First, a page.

17461 Shelburne Road (2000)


This brick, stone and stucco Tudor was built in 1928 for the Smayda family, whose well-known bakery products stocked many a Cleveland pantry. The present owners have lived here for almost thirty years and the house has grown into a treasure trove of family heirlooms — some of them from the days of the Austrian-Hungarian Empire -- as well as artwork and artifacts collected from all over the world. While the house is Tudor on the outside, the interior layout is almost like a center hall colonial, and is, according to the owner "very modern, very efficient."


The very large, very airy front hallway is flooded with light from the arched and leaded windows over the staircase landing. The delicately wrought metal balustrades and railings add to this feeling of lightness. High up on the walls are a series of plates from such various spots as Austria-Hungary, Yugoslavia, Persia, Japan, and France. A 17th-century brass plate was a wedding present to the owners.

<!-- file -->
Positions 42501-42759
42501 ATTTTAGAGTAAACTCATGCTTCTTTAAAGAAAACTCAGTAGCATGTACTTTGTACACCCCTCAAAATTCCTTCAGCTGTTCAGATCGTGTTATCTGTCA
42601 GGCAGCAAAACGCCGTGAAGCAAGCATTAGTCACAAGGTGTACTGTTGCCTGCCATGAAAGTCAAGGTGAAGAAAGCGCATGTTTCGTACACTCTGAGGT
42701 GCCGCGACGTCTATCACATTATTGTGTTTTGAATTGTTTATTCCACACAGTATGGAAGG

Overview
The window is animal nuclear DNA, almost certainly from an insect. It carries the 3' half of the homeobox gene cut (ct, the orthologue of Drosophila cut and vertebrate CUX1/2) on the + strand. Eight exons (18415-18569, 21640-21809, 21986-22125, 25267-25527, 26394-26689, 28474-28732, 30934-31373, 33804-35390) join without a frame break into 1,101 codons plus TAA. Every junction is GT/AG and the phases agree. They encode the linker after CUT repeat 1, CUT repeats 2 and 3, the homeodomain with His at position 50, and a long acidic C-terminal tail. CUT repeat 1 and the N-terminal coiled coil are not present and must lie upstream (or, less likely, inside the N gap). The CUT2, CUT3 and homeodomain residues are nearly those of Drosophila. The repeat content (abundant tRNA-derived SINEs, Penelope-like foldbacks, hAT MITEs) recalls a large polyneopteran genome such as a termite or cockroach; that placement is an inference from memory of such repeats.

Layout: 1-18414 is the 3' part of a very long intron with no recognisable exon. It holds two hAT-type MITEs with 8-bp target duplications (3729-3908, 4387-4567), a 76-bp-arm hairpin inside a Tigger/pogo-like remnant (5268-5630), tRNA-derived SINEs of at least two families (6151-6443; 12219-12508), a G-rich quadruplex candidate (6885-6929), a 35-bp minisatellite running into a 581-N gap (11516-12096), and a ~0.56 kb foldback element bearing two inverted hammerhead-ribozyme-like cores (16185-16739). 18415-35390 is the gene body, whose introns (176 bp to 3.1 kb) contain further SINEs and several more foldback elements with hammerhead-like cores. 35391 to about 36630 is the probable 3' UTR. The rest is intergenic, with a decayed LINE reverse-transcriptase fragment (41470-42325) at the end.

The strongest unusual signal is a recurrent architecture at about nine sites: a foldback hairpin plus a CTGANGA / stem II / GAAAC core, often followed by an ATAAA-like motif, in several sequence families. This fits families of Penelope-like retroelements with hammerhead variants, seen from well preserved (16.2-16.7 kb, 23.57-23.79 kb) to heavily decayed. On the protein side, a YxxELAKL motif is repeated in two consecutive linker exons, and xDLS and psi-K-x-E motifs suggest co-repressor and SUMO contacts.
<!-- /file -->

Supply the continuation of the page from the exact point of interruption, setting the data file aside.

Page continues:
In the living room, most of the furniture is from Austria. The heavily gilded and ornate clock on the south wall played Serbian tunes when it was built 150 years ago, but has since lost its voice. The painting of the family on the north wall was done in Paris in 1974. Note the crown molding here and in the dining room. The beautiful crystal chandelier in the dining room is original to the house, and the prints of Paris, all by the same artist, were done in the early 1700s. The two woodblock prints of Vienna and Budapest date from the 15th century.


A fire in 1999 smoldered in the walls behind the study for six hours before it was noticed. It destroyed the bookcases, which have since been restored, and the books and inlaid table suffered water damage. The kitchen has been modernized, with a built-in commercial-type refrigerator and new stove and stainless steel counter, but the original stainless steel double sink and counter remain, as well as the wall tile. During World War II, the clay pots on top of the refrigerator were used for jam making in Serbia, and the black jug carried water from a mineral spring.


Upstairs there are six bedrooms, the two over the garage originally intended as servants' quarters. From almost every window there is a view of the magnificent gardens, which are described on the opposite page.